Psychodots – Blotter (1994)

If you’re not up on your extended Frank Zappa lineage, you might not know anything about this Cincinnati-based trio. I’m probably fucking this up, but I think the origins go like this: there was a band called the Raisins, and they recorded an album that was produced by former Zappa guitarrist Adrian Belew. Then they all got together and formed a Chicinatti-based band called The Bears. After two albums and a few years of touring, the band split up and Belew went solo. But the core trio of the band stayed together and called themselves the Psychodots. They also, oddly enough, toured with Belew, both opening for him and serving as his backing band. I saw them on that tour in ’94, and despite the fact that my friend Steve Simms is the biggest Zappa fanatic ever, therefore being huge fans of these guys too, I’d never heard note one of them until this show. I was so blown away, I bought the Blotter CD and then played it 20,000 times over the course of that summer.

First, Blotter is not a real album; it’s a 6-song compilation containing tracks from their first two albums. It’s just a simple clear slipcase with a photocopied track listing in it, nothing fancy there. On the contrary, this music is incredibly clear and present, the kind of production that reminded me of when everyone was analog and then bands like Rush suddenly went digital. Despite the fact that the trio is just a bass-drum-guitar group, there’s a lot of thick sound here. Part of this comes from the fact that vocalist/axeman Rob Fetters uses one of those Fender MIDI pickup systems that drives an external synth. I’d always heard horror stories of these things, but I saw the man do it live, and he effortlessly went from playing keyboard intros to slamming through guitar solos with no problems at all. Also, bassist Bob Nyswonger doesn’t just pluck a note here or there with a pick and then count to four; he plays the bass more like a guitar, even taking solos and pulling out chords when the need arises.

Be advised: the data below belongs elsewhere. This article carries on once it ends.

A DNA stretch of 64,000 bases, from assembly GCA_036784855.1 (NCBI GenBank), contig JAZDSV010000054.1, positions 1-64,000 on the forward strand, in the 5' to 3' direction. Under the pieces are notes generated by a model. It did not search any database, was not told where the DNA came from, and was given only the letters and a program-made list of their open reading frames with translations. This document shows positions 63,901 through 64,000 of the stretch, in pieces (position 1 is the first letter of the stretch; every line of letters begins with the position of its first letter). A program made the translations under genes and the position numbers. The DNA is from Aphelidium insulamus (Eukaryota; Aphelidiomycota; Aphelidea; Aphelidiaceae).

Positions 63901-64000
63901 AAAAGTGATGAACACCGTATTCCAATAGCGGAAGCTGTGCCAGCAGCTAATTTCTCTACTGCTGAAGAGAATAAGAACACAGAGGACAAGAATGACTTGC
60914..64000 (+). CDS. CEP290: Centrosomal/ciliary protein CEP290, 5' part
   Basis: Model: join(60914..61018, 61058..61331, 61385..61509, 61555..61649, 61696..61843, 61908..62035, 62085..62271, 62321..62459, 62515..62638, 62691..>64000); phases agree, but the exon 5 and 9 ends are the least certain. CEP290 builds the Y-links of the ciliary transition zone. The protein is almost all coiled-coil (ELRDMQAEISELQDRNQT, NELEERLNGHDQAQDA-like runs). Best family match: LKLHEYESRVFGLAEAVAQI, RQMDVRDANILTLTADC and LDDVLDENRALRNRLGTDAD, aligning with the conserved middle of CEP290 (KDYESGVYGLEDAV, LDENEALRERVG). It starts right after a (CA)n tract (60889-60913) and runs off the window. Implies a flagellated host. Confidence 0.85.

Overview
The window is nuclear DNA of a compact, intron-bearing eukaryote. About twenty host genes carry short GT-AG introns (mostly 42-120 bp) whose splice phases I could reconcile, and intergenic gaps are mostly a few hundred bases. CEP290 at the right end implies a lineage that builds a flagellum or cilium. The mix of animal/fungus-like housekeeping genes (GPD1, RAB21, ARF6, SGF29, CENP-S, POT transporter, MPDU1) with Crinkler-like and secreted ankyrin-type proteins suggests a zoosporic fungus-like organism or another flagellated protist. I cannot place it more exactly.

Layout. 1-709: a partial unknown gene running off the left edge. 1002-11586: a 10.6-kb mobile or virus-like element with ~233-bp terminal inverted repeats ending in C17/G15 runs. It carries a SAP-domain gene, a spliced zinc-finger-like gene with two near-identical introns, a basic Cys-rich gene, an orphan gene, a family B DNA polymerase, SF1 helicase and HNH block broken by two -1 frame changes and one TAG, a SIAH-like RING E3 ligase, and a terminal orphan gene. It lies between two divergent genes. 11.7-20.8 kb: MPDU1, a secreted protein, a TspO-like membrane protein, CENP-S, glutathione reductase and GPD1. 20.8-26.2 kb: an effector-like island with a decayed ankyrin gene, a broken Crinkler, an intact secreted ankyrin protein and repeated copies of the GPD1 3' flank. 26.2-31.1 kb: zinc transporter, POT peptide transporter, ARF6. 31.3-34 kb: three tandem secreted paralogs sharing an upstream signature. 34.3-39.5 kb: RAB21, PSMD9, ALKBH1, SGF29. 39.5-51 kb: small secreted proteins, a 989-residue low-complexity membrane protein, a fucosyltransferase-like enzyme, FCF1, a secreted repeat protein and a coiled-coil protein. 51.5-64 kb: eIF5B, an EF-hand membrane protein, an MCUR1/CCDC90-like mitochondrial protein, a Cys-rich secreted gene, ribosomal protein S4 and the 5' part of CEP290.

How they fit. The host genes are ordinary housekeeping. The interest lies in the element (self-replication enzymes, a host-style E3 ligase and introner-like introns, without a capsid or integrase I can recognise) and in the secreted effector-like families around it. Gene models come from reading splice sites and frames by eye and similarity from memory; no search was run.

It’s hard to describe ‘Dots music, other than to say it’s not much like the twice-removed math-rock that you’d expect from a distant cousin on the Zappa family tree. It’s much more singer-songwriter oriented, with strong guitar parts, clean synth bits, and a tight sound overall. Songs like the opening “Moaner” are almost straightforward power-pop, while stuff like “Big Love Now” build strong anthems with harmonized and powerful vocals. I remember thinking in 1994 that these songs sounded so NEW, and it’s weird that over a decade later, they still sound fresh. The six-song sampler ends too fast, but I’ve also kept it on repeat a dozen times with no boredom. It’s very catchy stuff from an underappreciated Ohio band. I’ll have to hunt down their other albums and see it they also hold up. They’ve since been active and have some new material too, that I’m downloading from iTunes as we speak…

Rating: 8

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